While running an A/B test for multiple variations, studying micro conversions on each of those variations can provide valuable insights. It can show you which changes impacted micro conversions, resulted in improved macro conversions, and which ones did not. As we mentioned, there are a number of micro conversions that you can look to optimize. But not all of these would contribute equally to macro conversions.
For instance, to optimize an eCommerce product page with macro goal of “increasing checkout”, there could be a number of test variations that you can run:
In Variation 1 the CTA ‘add to wish-list’ is made prominent In Variation 2 the CTA ‘save for later’ is made prominent
Both of these variations will not yield the same impact on the macro goal of increasing checkouts. You may realise that making the “save for later” CTA more prominent is yielding more increase in checkouts. So you would want to prioritize that micro conversion in the subsequent tests.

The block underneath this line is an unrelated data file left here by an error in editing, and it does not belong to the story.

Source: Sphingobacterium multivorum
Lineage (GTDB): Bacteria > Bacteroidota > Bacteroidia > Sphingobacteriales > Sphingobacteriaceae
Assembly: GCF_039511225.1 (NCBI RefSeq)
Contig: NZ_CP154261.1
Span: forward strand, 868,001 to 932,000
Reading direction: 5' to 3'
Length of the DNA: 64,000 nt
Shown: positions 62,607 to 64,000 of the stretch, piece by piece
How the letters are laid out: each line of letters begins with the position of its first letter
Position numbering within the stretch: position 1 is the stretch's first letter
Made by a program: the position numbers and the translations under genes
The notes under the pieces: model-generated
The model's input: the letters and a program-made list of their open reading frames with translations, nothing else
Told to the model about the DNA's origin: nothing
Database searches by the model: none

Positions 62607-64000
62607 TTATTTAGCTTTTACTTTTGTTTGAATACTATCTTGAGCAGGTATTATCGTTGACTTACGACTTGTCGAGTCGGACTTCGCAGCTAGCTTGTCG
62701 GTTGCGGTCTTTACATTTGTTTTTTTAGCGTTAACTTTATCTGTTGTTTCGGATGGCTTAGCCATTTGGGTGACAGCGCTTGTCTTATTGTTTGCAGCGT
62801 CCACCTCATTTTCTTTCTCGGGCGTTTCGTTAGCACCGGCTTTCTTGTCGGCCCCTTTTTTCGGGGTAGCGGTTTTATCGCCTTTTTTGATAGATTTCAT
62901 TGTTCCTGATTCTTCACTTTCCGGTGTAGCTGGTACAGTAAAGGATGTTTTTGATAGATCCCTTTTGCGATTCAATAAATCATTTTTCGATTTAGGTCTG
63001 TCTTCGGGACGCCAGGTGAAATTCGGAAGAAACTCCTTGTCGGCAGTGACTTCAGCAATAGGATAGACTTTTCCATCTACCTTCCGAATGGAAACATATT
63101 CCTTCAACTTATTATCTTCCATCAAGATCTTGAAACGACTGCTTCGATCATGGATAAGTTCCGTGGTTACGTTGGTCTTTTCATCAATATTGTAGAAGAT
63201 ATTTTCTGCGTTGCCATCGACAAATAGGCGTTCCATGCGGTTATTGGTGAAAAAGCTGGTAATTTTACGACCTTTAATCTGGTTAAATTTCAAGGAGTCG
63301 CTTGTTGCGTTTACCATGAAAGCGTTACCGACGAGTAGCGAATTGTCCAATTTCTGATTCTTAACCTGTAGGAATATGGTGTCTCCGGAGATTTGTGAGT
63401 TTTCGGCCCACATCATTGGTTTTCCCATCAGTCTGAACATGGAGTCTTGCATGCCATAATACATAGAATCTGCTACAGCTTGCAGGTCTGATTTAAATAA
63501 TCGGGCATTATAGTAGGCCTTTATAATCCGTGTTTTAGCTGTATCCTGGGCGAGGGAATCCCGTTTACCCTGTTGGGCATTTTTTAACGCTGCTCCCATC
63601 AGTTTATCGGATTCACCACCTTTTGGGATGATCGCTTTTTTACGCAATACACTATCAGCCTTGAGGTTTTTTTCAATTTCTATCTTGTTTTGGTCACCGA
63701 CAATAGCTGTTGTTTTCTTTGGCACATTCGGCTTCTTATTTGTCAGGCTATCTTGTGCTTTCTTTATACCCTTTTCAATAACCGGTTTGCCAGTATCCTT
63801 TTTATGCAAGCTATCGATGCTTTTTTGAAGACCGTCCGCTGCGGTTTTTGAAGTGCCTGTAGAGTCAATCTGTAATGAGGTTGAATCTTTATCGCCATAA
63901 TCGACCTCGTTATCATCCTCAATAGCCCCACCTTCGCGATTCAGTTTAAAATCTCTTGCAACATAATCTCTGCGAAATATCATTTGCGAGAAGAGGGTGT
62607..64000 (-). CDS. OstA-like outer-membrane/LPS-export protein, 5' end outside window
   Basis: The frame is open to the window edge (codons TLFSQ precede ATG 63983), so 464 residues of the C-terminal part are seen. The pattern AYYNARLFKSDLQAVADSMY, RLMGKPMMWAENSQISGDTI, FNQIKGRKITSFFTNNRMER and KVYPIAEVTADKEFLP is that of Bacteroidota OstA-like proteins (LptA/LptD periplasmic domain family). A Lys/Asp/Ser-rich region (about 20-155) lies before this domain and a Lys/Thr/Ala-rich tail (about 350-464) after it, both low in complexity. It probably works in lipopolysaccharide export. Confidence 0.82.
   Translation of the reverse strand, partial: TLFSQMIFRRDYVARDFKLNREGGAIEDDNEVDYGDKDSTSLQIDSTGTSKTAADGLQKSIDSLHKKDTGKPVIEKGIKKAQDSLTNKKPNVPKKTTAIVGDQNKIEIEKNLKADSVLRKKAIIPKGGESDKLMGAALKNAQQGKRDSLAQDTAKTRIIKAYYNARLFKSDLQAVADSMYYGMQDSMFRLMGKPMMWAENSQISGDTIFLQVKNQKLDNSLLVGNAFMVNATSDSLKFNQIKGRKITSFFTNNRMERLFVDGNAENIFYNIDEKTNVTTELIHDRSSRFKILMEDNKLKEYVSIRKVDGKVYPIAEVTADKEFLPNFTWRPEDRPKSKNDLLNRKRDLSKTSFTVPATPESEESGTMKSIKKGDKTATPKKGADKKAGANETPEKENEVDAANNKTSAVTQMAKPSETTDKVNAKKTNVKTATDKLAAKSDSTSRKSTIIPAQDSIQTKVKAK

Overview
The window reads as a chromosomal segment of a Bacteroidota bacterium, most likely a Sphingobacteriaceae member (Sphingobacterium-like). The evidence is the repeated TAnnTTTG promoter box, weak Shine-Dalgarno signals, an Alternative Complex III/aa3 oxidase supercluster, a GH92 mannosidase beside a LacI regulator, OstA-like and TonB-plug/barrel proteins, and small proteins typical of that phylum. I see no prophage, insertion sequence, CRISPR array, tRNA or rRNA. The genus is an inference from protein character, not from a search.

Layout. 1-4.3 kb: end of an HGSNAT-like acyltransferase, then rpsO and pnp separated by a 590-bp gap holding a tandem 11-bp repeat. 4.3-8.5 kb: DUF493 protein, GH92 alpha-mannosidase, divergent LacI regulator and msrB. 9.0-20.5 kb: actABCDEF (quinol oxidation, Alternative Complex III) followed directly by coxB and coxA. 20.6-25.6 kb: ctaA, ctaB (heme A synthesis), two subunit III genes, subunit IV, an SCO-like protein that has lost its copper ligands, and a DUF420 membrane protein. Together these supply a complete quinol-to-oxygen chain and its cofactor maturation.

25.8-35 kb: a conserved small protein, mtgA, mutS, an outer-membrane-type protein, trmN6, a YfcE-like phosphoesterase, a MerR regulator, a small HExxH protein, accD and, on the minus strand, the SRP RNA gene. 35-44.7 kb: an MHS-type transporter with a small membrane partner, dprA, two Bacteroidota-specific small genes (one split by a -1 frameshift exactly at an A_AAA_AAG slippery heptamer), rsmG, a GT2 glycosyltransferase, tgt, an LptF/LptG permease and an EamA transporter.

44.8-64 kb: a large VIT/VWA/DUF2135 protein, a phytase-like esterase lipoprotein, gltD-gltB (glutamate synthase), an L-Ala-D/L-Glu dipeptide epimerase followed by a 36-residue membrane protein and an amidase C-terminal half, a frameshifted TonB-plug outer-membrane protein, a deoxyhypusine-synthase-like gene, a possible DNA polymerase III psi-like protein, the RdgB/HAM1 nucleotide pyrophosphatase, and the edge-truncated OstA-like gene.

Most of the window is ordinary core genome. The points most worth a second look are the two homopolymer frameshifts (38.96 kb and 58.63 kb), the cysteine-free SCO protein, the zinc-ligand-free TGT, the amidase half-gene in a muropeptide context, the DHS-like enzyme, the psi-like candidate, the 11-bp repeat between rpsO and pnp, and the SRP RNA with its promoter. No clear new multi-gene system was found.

That said, when running a conversion rate optimization program, the test goal should be set as close to revenue as possible. There are two scenarios explained here wherein optimization for micro conversions can prove disastrous:
When Macro Conversions are Not Considered
Solely optimizing for micro conversions without considering how it impacts a major business goal is a total waste of time and efforts.
Peep Laja from ConversionXL says, “If you don’t have enough transaction volume to measure final purchases or revenue, that sucks. But if you now optimize for micro conversions instead, you might be just wasting everyone’s time as you can’t really measure business impact.”
For example, an eCommerce website can increase micro conversions (visits from the home page to the product page) by making the menu bar prominent on the home page. This change might result in higher visits to the product page. However, if you are not tracking the impact of this change on macro conversion (checkouts), the whole optimization process would lack direction.